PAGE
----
European Union heads of state met again in Brussels at the end of this week. It was the 18th summit since the debt crisis began some two years ago, but for the first time, observers say there was no air of crisis surrounding the gathering. French President Nicolas Sarkozy even declared that Europe was turning the page on the financial crisis.
European Union head Herman Van Rompuy introduced the EU's new baby — what he said is its best hope for the future.
"So let us bring the child to life, and its full name: The Treaty on Stability, Coordination and Governance in the Economic and Monetary Union," he said.
The treaty will ensure fiscal discipline among member states and act as a barrier to future, Greek-style meltdowns. It mandates that members keep their deficits under 3 percent of GDP and balance national budgets. European Commission head Jose Manuel Barroso hailed a new era.
"I think it's a real signal that we will not return to the bad old days of fiscal irresponsibility. It's also a very important political statement on the irreversibility of the euro," he said. "The euro is not just the currency of 'some countries'; the euro is the currency of the European Union."
By restoring confidence in the euro zone, both within and without, leaders said the treaty will help foster growth and job creation, which seems to have become the bloc's new mantra after years of budget-slashing.
But with unemployment in Europe at a 10-year high and austerity measures intensifying the economic slowdown, leaders aren't quite sure how to reconcile the need to stimulate growth with the discipline required to fulfill the new fiscal pact.
In a recent interview with NPR, International Monetary Fund head Christine Lagarde said there is no consensus when it comes down to how to grow an economy.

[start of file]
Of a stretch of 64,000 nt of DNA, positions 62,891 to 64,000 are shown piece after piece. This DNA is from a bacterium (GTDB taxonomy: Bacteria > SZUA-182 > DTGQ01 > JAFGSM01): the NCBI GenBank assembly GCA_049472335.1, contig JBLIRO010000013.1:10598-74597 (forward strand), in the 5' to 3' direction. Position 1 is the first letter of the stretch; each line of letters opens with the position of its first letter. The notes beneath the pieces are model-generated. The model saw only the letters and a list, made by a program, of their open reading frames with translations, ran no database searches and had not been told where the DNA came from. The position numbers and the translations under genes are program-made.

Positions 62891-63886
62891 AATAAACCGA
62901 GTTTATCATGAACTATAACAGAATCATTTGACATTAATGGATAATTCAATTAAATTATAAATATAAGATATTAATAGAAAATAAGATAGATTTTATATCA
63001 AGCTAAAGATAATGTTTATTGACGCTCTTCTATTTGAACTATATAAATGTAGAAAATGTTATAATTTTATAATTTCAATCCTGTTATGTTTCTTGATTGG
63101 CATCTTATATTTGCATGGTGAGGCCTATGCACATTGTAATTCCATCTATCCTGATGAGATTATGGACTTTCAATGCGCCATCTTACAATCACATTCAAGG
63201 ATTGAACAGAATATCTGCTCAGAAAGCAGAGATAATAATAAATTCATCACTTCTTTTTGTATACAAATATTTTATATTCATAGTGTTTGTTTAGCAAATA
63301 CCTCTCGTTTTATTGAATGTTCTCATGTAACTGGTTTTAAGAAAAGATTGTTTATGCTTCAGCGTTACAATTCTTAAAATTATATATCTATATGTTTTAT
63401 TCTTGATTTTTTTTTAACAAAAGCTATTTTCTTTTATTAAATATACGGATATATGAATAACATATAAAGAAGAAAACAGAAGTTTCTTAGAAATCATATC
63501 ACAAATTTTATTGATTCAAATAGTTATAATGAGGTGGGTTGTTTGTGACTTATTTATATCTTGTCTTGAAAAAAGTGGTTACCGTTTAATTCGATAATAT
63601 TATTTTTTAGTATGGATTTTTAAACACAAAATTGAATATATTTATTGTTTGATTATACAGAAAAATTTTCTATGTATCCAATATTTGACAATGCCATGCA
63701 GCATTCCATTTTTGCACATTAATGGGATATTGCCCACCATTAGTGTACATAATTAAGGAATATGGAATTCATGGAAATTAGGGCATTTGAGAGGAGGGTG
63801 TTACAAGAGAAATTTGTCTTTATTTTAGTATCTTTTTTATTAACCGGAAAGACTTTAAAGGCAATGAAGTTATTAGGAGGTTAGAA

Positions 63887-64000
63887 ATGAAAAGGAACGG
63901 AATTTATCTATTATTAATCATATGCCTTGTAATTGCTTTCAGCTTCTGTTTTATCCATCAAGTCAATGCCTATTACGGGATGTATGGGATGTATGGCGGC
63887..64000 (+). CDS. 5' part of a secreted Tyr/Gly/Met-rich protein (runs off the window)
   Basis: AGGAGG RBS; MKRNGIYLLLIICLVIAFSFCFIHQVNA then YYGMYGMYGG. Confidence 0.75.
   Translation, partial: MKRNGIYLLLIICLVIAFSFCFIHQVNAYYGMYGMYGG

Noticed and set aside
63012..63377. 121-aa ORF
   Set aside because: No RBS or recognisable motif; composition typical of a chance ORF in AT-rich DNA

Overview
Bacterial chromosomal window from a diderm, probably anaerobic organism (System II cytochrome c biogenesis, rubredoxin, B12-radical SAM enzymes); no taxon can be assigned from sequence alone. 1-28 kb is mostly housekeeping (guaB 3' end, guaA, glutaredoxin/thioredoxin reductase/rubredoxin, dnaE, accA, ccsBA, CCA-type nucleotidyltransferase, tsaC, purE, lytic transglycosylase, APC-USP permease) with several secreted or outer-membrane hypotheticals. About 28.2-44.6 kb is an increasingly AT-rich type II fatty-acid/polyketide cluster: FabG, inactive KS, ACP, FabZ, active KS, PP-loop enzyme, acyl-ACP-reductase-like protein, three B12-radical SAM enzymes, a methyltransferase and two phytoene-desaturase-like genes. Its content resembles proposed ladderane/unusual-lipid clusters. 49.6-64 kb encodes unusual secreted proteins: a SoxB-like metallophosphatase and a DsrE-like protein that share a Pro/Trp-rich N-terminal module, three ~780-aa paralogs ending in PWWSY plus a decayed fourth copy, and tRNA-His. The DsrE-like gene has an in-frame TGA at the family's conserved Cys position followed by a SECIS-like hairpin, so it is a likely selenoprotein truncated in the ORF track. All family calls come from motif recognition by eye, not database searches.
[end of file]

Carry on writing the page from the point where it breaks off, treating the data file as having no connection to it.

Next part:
"How do you fuel that growth? Do you fuel it by massive public spending? Stimulus packages? Or do you fuel it by intelligent, pointed structural reforms that will really unleash growth by market players?" she said.
German Chancellor Angela Merkel, whose country powers the euro zone, said the signing of the fiscal compact had opened a new chapter in overcoming the crisis. She also attributed the recent calm to a $1.3-trillion infusion of capital into euro zone banks by the European Central Bank.
Despite the clear skies over Brussels this week, analysts say there are clouds on the horizon. Germany opposes building a bigger firewall against Europe's debt contagion, so the issue of beefing up the European Stability Mechanism — a permanent rescue fund — was put off until mid-March. European leaders have also delayed approval of more than half of Greece's $170-billion bailout until private bondholders agree to take losses of more than 70 percent in a debt swap.
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